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200,000 U.S. BitTorrent Users Sued

More than 99 percent of the suits were directly targeted at BitTorrent, while 1237 are aimed at users that allegedly used eD2k. More than 55,000 cases have been settled over the 20 months, which leaves the number of pending suits at 145,417 at this time.

Torrent Freak highlighted the download frenzy surrounding Hurt Locker, which triggered a massive wave of copyright infringement lawsuits - 24,583 against BitTorrent users. The publication notes that the copyright infringement trend could be turning into a significant business opportunity - not just for the lawyers drafting and submitting the filings, but also for the copyright holders themselves - especially those who are willing to settle for a few thousand dollars out of court to escape the threat of a $150,000 fine for each copyrighted title in question. This could be providing a decent windfall for the entertainment industry.

If that is the case, the RIAA may want to rethink its decision to curb illegal file downloading from sources such as BitTorrent. The organization announced in July that it is working with Internet Service providers to monitor the download activity of their users in an effort that is called Copyright Alert System. If you download copyrighted material, your bandwidth will be throttled. The RIAA calls this a mitigation measure to stop online content theft.

  • silver565
    Welcome to the U.S. Where everyone is sued.

    The RIAA need to calm down and realize that they'll get very little from these cases
    Reply
  • jimmysmitty
    I don't think the RIAA, a private corporation, should have access to see what I do online at all. They have no authority there and should not be able to pressure ISPs into doing their bidding. I think the government should stop them before it gets out of control.

    Or we could sue the RIAA for invasion of privacy.
    Reply
  • Parsian
    US is F'ed.
    Reply
  • beenthere
    Reality theater time. Those who pirate are going to pay and soon it will be a felony with mandatory prison time.
    Reply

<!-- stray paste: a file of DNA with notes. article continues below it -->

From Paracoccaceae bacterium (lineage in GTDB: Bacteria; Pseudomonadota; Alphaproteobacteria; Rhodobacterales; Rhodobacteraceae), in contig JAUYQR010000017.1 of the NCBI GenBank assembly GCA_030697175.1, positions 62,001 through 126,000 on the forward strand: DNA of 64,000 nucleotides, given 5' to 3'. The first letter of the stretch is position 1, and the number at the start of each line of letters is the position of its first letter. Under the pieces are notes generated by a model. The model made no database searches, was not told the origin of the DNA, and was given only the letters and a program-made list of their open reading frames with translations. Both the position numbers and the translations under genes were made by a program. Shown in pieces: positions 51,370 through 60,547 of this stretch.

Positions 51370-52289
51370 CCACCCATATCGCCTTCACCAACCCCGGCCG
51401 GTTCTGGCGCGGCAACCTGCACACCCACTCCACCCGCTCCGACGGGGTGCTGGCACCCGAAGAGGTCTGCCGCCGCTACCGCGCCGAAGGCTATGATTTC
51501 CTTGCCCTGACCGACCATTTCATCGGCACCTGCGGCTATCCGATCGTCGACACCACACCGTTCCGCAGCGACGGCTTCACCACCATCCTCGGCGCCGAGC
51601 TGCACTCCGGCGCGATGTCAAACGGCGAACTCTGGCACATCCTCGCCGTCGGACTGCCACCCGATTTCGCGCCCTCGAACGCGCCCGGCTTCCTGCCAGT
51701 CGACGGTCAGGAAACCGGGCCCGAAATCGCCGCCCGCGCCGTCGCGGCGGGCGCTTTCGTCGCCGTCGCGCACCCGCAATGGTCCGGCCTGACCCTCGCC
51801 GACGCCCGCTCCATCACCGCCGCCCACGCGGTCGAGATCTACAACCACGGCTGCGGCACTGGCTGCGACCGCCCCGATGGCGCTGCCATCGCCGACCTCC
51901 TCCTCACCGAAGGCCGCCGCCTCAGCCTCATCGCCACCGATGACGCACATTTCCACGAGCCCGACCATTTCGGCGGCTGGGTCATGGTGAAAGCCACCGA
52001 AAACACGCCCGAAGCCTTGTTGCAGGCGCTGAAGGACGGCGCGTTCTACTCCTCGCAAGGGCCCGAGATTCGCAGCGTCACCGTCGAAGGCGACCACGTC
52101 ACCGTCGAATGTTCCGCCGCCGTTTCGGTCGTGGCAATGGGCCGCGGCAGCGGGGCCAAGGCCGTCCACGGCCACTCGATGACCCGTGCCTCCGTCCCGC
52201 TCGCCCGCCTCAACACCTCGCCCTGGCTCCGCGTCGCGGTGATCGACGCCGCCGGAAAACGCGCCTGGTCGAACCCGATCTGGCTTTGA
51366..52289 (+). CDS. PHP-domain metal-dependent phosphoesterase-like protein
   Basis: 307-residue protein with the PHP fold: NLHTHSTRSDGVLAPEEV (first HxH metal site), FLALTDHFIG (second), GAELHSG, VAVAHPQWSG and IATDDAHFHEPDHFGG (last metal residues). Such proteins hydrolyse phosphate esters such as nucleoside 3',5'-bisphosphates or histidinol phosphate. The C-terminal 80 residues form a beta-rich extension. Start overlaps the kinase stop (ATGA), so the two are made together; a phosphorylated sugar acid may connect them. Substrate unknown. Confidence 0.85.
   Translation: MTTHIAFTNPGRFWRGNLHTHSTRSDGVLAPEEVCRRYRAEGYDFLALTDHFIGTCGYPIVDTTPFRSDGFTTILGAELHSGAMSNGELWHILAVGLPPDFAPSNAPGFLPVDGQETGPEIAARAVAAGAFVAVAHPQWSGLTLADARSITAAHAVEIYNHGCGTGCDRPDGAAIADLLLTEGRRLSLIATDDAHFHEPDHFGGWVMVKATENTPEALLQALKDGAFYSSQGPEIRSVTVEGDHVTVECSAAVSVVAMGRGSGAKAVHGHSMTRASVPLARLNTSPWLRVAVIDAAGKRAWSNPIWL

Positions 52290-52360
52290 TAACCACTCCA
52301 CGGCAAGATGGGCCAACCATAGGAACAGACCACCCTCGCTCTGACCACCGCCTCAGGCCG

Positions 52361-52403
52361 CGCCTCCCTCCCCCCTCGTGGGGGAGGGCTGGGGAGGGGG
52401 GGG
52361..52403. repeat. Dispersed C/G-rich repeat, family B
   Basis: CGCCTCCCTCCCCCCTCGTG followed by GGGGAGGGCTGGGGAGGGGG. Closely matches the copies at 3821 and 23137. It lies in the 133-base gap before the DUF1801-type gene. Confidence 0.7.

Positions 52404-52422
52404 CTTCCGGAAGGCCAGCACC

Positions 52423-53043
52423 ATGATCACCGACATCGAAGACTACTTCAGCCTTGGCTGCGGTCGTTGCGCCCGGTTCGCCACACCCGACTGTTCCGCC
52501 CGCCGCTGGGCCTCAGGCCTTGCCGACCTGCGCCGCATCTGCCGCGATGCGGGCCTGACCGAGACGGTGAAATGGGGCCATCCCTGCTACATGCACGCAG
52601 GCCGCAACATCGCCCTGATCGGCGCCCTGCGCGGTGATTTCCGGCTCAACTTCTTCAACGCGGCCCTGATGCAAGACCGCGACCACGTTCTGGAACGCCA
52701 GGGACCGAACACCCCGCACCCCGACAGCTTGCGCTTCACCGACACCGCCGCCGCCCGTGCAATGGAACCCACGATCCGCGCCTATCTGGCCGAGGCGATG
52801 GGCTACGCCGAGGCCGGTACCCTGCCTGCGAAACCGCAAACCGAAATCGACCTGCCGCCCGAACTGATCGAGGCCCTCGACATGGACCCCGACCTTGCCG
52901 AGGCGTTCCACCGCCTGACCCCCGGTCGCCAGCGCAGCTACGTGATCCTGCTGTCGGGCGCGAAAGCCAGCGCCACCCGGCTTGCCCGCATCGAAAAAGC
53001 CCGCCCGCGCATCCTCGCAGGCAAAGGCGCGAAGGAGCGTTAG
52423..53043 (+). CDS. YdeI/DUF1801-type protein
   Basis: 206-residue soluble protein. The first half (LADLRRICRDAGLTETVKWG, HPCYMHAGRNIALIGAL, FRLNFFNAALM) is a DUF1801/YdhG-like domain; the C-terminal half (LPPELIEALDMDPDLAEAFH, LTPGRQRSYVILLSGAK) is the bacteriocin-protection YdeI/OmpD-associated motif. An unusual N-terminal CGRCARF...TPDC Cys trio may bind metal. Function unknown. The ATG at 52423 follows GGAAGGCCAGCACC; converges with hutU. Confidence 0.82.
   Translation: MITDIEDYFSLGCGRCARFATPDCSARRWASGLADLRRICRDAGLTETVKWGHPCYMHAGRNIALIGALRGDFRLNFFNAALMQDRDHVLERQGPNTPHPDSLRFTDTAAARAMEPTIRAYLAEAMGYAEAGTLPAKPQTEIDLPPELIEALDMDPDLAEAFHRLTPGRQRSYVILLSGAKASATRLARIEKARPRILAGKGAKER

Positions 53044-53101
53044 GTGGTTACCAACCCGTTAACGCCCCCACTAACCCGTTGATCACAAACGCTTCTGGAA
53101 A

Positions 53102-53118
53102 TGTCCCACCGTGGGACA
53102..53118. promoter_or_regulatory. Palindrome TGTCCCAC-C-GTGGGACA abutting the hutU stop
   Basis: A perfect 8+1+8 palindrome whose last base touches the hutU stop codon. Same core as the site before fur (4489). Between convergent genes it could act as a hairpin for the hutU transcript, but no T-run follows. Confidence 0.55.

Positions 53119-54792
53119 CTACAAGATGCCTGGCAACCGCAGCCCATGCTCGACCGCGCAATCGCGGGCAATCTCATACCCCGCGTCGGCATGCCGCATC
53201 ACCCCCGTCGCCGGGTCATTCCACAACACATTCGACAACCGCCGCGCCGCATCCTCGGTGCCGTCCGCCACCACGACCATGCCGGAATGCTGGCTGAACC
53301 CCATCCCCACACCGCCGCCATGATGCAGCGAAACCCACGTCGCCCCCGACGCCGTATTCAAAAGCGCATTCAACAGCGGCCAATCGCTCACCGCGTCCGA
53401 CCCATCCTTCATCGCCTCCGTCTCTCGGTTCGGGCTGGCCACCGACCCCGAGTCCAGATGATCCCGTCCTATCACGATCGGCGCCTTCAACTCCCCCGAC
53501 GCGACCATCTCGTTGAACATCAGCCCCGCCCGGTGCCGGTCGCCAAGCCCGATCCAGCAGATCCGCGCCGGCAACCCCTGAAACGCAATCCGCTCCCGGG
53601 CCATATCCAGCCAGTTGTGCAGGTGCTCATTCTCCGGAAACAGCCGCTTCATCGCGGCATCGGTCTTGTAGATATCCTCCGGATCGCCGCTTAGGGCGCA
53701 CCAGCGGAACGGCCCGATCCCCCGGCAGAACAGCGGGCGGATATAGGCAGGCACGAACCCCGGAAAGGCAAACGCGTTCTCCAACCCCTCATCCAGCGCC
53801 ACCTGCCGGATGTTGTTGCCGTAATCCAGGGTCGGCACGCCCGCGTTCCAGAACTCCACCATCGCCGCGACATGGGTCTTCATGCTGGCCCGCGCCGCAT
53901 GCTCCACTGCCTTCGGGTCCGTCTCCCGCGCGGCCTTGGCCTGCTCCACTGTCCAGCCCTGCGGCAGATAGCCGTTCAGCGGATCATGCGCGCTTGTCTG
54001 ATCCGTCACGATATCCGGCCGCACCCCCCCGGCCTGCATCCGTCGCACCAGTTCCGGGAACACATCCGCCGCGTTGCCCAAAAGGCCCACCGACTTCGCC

• silver565
    America is just... screwed up. For a country that always talks about "freedom" and "rights". Their people seem to have very little of it.

    You see... China, a communist country wouldn't let the RIAA do what they want.

    America needs to stop bending over when someone has a whinge
    Reply
  • house70
    Whoa, that was a bad movie (not good-bad, but bad-bad).
    Taste aside, this whole RIAA thing suing people left and right is ridiculous.
    Reply
  • silver565
    The whole suing people in general is just becoming stupid. All the tech companies are doing it.

    If I were a judge, I'd be banging my head on a wall every day.
    Reply
  • beenthere
    No, actually copyright holders have a legal obligation to sue or they can lose their copyright. Pirates however do not have a right to pirate. That is why every civilized country in the word is increasing the penalty for piracy. No one is losing any rights or freedoms. Nothing is free in this life. If you want something then you must pay for it.

    If you think China is better I suggest you move there and see if you are killed for posting an opposing view to the government. It happens all the time.
    Reply
  • dark_knight33
    SILVER565America is just... screwed up. For a country that always talks about "freedom" and "rights". Their people seem to have very little of it.You see... China, a communist country wouldn't let the RIAA do what they want.America needs to stop bending over when someone has a whinge
    Right, why does China need the RIAA? The "People's Gov't" already tells you what you can & can't watch, and what you can & can't download. Great Firewall of China, anyone?

    Communism isn't the problem, corruption is, and the unadulterated capitalism of the last 2 decades that has crushed the middle class, and put a crap load of the gov't under corporate control proves that the US isn't immune to the very same problem. E.g. FCC, Comcast, NBC deal, where one of the regulators took a very lucrative job at Comcast/NBC only weeks after voting to approve the merger. If only the damn teabaggers would stop voting corporate yes men into the house of reps, crap like this would be prosecuted.
    Reply
  • restatement3dofted
    SILVER565Welcome to the U.S. Where everyone is sued.The RIAA need to calm down and realize that they'll get very little from these cases
    That's the point. If they actually get to a lawsuit, they'll almost certainly win, but it will involve huge amounts of time and money, and the chances that they'll actually get the full amount of the applicable fine is virtually nonexistent - an immediate $150,000+ debt would crush most people that are pirating stuff. However, if you can settle out of court for even a fraction of that, you still have the potential to recover a massive amount in the aggregate, without incurring a majority of the costs associated with actually litigating.
    Reply